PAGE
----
Kat Albrecht is a JD/PhD Candidate in Sociology at Northwestern University, a Law and Science Fellow at the Northwestern Pritzker School of Law, and a Global Impacts Fellow at the Buffett Institute. Kat’s work sits at the intersection of computational social science and law, where she uses innovative computational techniques to study fear, violence, and data surveillance. Her work has been published in outlets like Law & Policy, Nature Human Behavior, and Law, Technology & Humans. This is her 4th year organizing SICSS Chicago and she is 2017 SICSS Alum.
Carrie Stallings is a doctoral student at Northwestern University and a Native and Indigenous Studies fellow. Her research interests include inequality, race & ethnicity, and computational and decolonial methodologies. Her current research focuses on inequality, particularly on the roles that government and educational institutions play in the life outcomes of Black and Indigenous peoples.
Yian Yin is a Ph.D. candidate of Industrial Engineering & Management Sciences at Northwestern University. He also holds affiliations with Northwestern Institute on Complex Systems and Center for Science of Science and Innovation. Yian studies computational social science, with a particular focus on integrating theoretical insights in innovation studies, computational tools in data science, and modeling frameworks in complex systems to examine various fundamental elements of innovation lifecycles. His research has been published in multidisciplinary journals including Science, Nature, Nature Human Behaviour, and Nature Reviews Physics. Yian is also a 2018 SICSS alum.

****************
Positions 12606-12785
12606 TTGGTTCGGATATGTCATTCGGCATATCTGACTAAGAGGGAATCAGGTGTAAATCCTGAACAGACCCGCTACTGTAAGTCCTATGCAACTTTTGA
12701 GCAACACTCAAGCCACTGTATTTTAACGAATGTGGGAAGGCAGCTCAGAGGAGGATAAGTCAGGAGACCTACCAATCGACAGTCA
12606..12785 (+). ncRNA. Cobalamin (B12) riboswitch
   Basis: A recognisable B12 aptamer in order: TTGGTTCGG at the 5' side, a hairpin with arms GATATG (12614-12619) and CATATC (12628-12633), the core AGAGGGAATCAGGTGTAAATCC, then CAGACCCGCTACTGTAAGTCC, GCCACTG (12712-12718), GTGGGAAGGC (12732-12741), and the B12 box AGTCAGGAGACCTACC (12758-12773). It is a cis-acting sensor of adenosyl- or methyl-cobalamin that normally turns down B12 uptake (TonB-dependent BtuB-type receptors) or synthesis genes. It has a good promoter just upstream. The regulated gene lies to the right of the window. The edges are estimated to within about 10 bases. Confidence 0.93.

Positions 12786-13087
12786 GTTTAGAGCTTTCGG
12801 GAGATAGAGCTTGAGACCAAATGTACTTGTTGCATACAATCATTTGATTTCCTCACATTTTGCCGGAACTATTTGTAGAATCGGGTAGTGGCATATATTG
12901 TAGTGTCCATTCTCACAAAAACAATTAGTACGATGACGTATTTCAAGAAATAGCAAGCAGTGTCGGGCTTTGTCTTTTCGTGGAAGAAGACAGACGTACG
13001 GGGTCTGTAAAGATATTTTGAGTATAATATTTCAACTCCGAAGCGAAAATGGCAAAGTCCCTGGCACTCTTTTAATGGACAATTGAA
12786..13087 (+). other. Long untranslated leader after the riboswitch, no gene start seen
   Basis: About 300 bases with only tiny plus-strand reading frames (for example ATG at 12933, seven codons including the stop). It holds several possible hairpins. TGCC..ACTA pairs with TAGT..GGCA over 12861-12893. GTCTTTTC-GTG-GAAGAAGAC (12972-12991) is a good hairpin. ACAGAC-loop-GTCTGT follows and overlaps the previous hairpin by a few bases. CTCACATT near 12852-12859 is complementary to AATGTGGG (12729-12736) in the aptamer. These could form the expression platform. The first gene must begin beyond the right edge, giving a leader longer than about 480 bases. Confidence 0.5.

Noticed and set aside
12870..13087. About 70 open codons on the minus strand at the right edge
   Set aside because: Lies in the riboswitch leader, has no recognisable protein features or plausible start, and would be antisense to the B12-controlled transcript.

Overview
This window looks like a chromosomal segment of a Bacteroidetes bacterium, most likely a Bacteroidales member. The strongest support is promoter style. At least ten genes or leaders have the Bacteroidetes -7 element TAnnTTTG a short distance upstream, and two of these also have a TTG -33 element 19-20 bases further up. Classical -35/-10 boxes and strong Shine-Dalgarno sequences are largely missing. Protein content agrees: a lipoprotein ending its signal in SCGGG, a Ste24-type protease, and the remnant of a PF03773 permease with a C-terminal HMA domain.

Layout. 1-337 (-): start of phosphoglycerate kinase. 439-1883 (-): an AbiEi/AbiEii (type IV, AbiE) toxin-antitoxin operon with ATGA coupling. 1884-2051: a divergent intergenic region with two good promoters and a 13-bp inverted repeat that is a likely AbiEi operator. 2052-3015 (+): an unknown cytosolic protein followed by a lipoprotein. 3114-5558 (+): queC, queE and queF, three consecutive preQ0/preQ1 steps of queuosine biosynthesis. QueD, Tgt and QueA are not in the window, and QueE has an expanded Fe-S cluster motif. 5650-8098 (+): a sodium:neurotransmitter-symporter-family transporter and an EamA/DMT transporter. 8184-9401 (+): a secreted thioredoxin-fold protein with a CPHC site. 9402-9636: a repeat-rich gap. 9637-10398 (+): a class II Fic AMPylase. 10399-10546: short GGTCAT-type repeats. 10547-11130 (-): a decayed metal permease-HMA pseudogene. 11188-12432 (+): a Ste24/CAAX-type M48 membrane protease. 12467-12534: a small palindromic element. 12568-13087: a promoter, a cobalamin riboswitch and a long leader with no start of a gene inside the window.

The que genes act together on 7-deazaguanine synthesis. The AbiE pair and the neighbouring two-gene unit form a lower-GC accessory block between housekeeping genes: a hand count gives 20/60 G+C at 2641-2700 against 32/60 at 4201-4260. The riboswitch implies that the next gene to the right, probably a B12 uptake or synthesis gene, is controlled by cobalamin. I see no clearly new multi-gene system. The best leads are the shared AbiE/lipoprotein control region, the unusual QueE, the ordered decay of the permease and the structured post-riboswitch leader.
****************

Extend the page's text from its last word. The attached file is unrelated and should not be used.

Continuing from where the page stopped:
James Evans is a professor of sociology at the University of Chicago. He is the director of the Knowledge Lab and the founder/director of the Computational Social Science program at UChicago. His research focuses on the collective system of thinking and knowing, ranging from the distribution of attention and intuition, the origin of ideas and shared habits of reasoning to processes of agreement (and dispute), accumulation of certainty (and doubt), and the texture—novelty, ambiguity, topology—of understanding. You can find his work in Nature, Science, Proceedings of the National Academy of Science, American Journal of Sociology, American Sociological Review and other outlets.
Dashun Wang is a professor of Management and Organizations at the Kellogg School of Management and McCormick School of Engineering at Northwestern University. He is the founding director of the Center for Science of Science and Innovation (CSSI) and a core member of the Northwestern Institute in Complex Systems (NICO). His current research focus is on Science of Science, a quest to turn the scientific methods and curiosities upon ourselves, hoping to use and develop tools from complexity sciences and artificial intelligence to broadly explore the opportunities for innovation and promises of prosperity offered by the recent data explosion in science. Dashun is a recipient of the AFOSR Young Investigator award (2016) and Poets & Quants Best 40 Under 40 Professors (2019).
Host a Location
You can host a partner location of the Summer Institutes of Computational Social Science (SICSS) at your university,
company, NGO, or government agency.